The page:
You may not think that you can do anything to help your practice avoid a malpractice claim, but you are wrong. According to a study in the Journal of the American Medical Association, a small number of doctors receive most of the malpractice claims and costs. And you can usually tell when a doctor is at risk for suits by looking at the patients’ complaints beforehand.
The researchers looked at 645 doctors in a large medical group, over 2,546 physician-years of care between January 1992 and March 1998. They recorded all patient complaints.
They found a significant relationship between complaints and lawsuits. The more patients a physician saw, the higher the risk of receiving both complaints and suits. But even when they factored out that risk, they found that a higher amount of complaints equaled a higher amount of suits and payouts.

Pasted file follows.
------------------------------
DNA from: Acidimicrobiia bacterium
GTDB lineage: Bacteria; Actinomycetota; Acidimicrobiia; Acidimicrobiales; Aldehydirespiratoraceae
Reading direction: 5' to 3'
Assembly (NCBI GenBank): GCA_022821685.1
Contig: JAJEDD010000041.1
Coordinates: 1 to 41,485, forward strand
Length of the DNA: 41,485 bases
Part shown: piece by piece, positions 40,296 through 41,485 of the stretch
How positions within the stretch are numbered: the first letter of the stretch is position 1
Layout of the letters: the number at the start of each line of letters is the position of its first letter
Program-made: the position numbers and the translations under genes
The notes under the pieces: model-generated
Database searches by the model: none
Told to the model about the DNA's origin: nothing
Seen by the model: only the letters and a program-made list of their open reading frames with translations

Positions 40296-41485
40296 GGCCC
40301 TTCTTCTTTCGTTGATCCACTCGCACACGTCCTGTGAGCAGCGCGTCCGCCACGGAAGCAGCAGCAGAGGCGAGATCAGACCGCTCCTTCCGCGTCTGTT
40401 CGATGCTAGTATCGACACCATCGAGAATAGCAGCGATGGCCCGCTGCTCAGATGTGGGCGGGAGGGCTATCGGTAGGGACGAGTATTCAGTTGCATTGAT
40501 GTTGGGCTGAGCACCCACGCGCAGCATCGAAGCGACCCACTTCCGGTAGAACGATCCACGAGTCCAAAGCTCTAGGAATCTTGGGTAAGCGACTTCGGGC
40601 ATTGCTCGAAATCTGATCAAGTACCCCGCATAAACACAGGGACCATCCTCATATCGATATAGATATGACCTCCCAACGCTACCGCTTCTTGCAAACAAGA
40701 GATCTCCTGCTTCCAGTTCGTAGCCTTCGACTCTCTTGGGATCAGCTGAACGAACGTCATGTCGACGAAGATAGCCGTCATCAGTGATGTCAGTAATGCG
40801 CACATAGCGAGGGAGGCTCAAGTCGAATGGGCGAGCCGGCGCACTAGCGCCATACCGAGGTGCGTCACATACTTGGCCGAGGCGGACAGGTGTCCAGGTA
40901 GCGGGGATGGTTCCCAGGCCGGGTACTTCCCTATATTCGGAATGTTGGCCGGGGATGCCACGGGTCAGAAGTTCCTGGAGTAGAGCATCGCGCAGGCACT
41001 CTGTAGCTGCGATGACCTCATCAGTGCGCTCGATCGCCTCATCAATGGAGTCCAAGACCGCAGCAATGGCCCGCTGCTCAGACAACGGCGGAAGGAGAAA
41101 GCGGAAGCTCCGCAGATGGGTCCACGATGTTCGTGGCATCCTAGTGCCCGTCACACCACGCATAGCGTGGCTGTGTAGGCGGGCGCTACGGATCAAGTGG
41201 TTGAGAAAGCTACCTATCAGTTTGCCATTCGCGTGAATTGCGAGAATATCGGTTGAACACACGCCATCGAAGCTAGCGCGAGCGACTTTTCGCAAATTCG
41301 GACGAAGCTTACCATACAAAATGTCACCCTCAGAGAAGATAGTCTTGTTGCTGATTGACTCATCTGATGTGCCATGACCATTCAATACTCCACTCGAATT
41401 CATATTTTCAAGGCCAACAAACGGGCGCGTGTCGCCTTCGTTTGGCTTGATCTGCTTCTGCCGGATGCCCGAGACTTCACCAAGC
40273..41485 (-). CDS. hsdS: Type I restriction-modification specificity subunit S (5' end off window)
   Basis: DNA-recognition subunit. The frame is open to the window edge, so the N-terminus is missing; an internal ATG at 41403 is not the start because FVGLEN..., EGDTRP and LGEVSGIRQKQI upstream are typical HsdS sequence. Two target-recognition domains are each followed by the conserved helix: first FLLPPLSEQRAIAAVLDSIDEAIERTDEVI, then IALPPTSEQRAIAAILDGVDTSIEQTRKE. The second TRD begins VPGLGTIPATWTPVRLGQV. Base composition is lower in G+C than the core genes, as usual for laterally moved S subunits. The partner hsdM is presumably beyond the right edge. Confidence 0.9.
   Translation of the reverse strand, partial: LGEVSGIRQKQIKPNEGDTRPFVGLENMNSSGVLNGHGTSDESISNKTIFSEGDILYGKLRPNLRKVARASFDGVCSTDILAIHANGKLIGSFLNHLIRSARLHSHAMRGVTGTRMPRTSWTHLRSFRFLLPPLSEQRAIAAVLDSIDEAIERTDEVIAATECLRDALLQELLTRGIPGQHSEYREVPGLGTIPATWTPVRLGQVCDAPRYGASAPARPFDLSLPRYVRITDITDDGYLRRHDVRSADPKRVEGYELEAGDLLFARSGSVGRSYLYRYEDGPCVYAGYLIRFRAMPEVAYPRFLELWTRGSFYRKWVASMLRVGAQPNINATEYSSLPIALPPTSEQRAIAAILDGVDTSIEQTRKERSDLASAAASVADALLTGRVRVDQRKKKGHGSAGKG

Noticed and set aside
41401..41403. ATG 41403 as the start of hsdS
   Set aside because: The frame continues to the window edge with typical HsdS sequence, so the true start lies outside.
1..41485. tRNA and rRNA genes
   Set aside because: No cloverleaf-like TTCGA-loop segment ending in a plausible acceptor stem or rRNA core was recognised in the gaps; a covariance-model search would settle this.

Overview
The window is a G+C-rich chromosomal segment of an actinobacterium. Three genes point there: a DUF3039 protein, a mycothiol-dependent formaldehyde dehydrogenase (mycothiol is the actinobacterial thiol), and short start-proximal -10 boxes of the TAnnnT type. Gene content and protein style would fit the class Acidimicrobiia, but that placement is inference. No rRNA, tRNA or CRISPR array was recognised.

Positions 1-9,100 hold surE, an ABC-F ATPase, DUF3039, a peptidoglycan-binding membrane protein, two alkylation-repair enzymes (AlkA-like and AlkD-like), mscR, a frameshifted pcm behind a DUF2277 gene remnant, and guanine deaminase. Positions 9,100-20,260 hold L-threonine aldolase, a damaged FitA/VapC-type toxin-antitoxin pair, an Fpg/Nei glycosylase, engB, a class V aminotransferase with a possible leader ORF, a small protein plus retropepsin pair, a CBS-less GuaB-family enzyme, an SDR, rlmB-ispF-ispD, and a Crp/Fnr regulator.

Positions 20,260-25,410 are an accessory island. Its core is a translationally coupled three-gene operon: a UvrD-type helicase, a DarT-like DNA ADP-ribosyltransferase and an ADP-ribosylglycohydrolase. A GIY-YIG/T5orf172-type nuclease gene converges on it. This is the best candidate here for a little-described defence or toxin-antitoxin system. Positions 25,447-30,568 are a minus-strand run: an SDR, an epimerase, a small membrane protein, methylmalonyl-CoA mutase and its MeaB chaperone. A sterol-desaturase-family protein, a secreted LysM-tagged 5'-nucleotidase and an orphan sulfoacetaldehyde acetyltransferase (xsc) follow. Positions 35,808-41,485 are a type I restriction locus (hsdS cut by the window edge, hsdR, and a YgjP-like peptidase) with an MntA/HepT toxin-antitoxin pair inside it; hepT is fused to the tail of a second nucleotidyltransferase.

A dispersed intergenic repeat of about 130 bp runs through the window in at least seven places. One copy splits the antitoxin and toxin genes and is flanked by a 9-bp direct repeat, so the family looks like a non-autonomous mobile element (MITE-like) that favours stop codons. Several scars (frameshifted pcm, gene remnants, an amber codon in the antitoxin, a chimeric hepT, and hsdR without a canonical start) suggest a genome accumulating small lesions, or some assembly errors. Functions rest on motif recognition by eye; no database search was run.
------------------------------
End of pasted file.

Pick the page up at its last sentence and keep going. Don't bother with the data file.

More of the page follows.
Factors including the amount of complaints could predict 84 percent of "risk management file openings," 83 percent of payouts, 81 percent of lawsuits, and 87 percent of multiple lawsuits.
So the next time a patient comes to you with a problem, make sure to give it your full attention. Even if the problem seems trivial, addressing it now could save your practice from huge expense and embarrassment later.
If you’re not familiar with your office’s policies for handling patients’ complaints, ask your office manager or a veteran staff member to explain these to you. Request a written copy of the procedures, and keep it handy.
And if you bring complaints to the attention of your physician or office manager, make sure to point them to this study. Everybody in your practice needs to be aware of the huge risks that complaints bring with them. And since you’re on the front line of patient service, you’re the canary in the coal mine of patient dissatisfaction.
Have questions? I’m here to help.